Sometimes, CV axles have a tendency to rust seize in the hub, which makes them almost impossible to knock out. In my case, what appear to be the original axles to the car are absolutely married to the hubs. I have replaced damn near everything in this car over the last couple years, barring the gas tank, diff, axles, subframe bushings, dash, and brake cables. That’s it. Which, when I began trying to separate the axles, made me realize how dumb I have been driving around with a built, swapped, and dumped E30 on axles older than me just waiting to blow apart. Those fun one-wheel-peels I have done suddenly made me feel a twinge of regret, as my axles have continued to fight persistently for their right to live in the hubs.

Currently, everything from the transmission and back is on the floor of my garage. Driveshaft, rear subframe, rear trailing arm assemblies, hubs, axles, differential, and all the rear brake lines/parts litter my shop. After two different axle presses, a full-sized sledgehammer, two different air hammers, and even an acetylene torch have failed to separate my axles from the hub, my progress is halted, but it serves as a staunch reminder as to why these often less-than-convenient services are so important as the car ages. Taking care of them on time prevents you from having to spend more time and money doing it later, as I am now having to accept. With my extraction methods only successful at ruining the races in my perfectly good wheel bearings, I have added even more parts to my list.

Sadly, the axles have still yet to come out. I have a solid plan of attack now, though, and was fortunate enough to meet someone as determined as I am who has equipment that might be better suited to evicting the stubborn half shafts. This week I will not be stopped. No amount of rust and age will prevent me from expelling those axles. Once out, I will be able to install my new bearings, new half shafts, new RTA bushings, new subframe mounts, throw in the freshly serviced LSD, paint everything, and throw it all back up in the car.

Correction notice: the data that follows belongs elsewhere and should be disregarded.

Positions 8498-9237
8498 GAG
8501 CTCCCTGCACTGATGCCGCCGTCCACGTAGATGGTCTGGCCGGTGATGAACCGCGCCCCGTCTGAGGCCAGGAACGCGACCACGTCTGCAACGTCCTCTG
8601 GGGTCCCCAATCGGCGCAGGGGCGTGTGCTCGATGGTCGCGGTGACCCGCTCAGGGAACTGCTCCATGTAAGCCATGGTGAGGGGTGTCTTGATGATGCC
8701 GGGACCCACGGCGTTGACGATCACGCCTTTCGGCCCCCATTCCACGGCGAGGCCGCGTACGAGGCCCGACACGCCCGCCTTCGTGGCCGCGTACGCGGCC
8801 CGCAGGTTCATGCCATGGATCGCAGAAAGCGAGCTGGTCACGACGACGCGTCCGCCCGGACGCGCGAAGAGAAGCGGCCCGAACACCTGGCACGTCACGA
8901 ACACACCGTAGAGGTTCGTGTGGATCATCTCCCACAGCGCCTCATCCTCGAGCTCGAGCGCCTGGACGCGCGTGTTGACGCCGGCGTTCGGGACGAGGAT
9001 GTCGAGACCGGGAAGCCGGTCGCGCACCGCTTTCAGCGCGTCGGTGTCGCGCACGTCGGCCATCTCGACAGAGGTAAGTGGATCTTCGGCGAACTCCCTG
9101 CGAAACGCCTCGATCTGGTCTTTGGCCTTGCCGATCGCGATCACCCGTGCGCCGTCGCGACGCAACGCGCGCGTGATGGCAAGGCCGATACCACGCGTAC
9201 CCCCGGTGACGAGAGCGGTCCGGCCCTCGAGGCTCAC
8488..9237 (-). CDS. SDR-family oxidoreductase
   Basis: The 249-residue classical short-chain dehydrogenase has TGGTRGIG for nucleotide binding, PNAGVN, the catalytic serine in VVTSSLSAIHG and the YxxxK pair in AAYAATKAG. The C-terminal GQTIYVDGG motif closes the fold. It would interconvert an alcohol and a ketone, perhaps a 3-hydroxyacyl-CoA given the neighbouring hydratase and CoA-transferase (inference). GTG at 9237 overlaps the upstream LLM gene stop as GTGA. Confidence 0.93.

For the first time since I have owned the car, nearly everything will be brand new. I can’t begin to say how excited I am to drive what could be called a better-than-original new E30. With all that complete, I will never have to worry about most of it for the life of the car again. Finally, I will be able to drop the transmission and start on what will hopefully be a smooth job, but first, those damned CVs need to give up already and accept that my E30 is breaking up with them. They just need to let go and move on already.

Fortunately, there is a light at the end of the tunnel. More than just the thought of finishing the project has kept me going. Learning to work without the convenience of a full-service shop has taught me exactly what it really takes to keep these cars going on your own. It has also taken away all my fears of doing bigger jobs now that I live here in Ohio and don’t own a service shop anymore. With every massive project I tackle, I gain more confidence in working with limited resources and find new ways to complete each task. I also feel a greater connection to my car. If you are dreading a service like your transmission fluid, diff fluid, or driveline bits, don’t fret. There are people who will help you with advice, tools, and even time, and no project is really too big if you have the right attitude and dedication to complete it. So stop making excuses and get out in the garage to make your car the perfect version of itself you’ve always wanted. Meanwhile, you’ll find me under my E30 doing the same.